Some 22% of those who are currently employed say they naturalized to acquire or protect their rights, compared with 10% of those not currently employed. Similarly, the share citing civil and legal rights as a rationale for seeking naturalization increases as family income rises. More than one-fourth (27%) of naturalized Latinos with higher household incomes—$40,000 a year or more—say their main motivation in obtaining citizenship was civil and legal rights. By contrast, naturalized Latinos with incomes below $40,000 are less likely to say this was their main motivation—20% of those with household incomes between $20,000 and $39,999 and 14% or those with household incomes below $20,000 a year.
Among foreign-born naturalized Latinos, those who say they speak English “very well” or “pretty well”10 were more likely to have this motivation (21%) than those who say they speak English “just a little” or “not at all” (13%). Fully one-fourth (25%) of foreign-born naturalized Latino adults under 50 years of age say “civil and legal rights” is the main reason they decided to become naturalized. This compares to about half of that share of those 50 years or older who identify this as their main reason (13%).
Who Cites More Benefits and Opportunities?
Foreign-born Latino citizens who are male, have a high school education or less, and who have been in the U.S. for fewer than 20 years are more likely to say the main reason they became naturalized relates to access to benefits and opportunities derived from U.S. citizenship.
Almost one-in-five (19%) male naturalized Latinos say they decided to become U.S. citizens for the benefits and opportunities that citizenship brings, compared with 12% of their female counterparts.
Naturalized Latinos with a high school diploma or less are more likely than those with some college or more to say the main reason they became U.S. citizens was to obtain certain benefits or opportunities from naturalization—18% versus 12%.
Who Cites Family Reasons?
Among foreign-born naturalized Latinos, those who are female, not employed, or have been in the U.S. for more than three decades are more likely to say the main motivation to become a U.S. citizen was their family.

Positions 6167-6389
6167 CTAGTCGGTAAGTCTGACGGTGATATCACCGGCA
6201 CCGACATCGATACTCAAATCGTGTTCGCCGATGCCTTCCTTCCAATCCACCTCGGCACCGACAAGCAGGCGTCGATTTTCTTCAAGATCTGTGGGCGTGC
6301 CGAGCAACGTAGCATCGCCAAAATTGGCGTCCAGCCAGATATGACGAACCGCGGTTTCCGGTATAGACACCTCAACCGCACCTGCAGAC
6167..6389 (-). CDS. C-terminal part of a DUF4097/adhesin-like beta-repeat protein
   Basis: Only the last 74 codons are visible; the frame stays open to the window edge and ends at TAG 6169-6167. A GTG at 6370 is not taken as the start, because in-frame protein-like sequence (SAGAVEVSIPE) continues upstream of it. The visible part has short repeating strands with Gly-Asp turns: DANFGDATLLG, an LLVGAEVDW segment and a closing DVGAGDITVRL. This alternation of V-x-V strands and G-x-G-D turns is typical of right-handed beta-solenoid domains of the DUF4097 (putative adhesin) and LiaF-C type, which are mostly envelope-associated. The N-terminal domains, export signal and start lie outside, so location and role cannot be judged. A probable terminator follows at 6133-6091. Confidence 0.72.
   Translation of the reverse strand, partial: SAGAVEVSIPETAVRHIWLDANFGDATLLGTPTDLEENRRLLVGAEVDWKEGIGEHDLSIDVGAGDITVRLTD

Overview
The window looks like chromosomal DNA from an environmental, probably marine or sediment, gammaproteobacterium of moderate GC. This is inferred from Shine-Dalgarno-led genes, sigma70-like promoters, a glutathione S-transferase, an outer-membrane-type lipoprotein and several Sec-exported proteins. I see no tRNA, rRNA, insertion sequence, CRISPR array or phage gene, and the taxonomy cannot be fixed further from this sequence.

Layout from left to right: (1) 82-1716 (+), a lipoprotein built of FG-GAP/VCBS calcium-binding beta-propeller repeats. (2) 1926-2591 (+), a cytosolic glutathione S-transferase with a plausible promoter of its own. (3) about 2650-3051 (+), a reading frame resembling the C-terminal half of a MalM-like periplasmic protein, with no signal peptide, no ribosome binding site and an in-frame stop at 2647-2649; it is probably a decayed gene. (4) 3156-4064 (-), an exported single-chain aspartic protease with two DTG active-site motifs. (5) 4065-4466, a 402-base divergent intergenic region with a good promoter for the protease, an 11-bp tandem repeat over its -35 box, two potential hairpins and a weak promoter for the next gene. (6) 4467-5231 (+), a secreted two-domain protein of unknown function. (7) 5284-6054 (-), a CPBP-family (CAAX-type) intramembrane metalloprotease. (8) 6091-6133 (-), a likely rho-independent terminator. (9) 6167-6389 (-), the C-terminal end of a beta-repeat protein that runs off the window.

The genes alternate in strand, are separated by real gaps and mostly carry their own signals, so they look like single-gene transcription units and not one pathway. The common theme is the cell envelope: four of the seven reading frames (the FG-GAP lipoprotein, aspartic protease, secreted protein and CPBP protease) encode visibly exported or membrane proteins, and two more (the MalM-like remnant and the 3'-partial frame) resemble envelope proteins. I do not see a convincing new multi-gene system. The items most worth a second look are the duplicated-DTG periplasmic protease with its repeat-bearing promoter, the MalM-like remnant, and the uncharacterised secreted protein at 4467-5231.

Almost one-in-five (19%) naturalized Hispanic females say they decided to become U.S. citizens for family reasons, compared with one-in-ten (10%) Hispanic males.
About one-fourth (24%) of naturalized Latinos not currently employed say family reasons were the main motivator for becoming naturalized. This compares with 10% of employed naturalized Latinos.
Twenty-three percent of naturalized Latinos who have been in the country more than 30 years respond similarly. This percentage is higher than that for those who have been in the country 20 years or less (13%) or 21 to 30 years (9%).
- When asking Latino naturalized citizens the main reason they decided to naturalize, some a posteriori effects may shape their response. When asking a survey respondent to recall something that happened in the past, there is a chance of inaccuracy in their response—the more time that has elapsed between the event and the date of the interview, the greater the chance that there might be some error in the response given. For example, it is possible that naturalized citizen respondents might have learned or rationalized other motives for their naturalization after the fact. ↩
- The top three reasons for becoming a citizen revealed by the Pew Hispanic Center survey are in line with findings from immigrant surveys conducted by Public Agenda in 2002 and 2009 (see Farkas, Steve et al., 2003; Bittle, Scott et al., 2009). However, the two surveys differed in how they asked about motivations to naturalize. The Pew Hispanic Center survey used an open-ended question, asking respondents for the main reason they decided to naturalize. By contrast, the Public Agenda research used a closed-ended battery/list of possible naturalization motivations, allowing respondents to evaluate the importance of each possible motivation. ↩
- One of the requirements to become a naturalized U.S. citizen is to speak, write, read and understand basic English, except in extraordinary circumstances (see text box in Section 2) ↩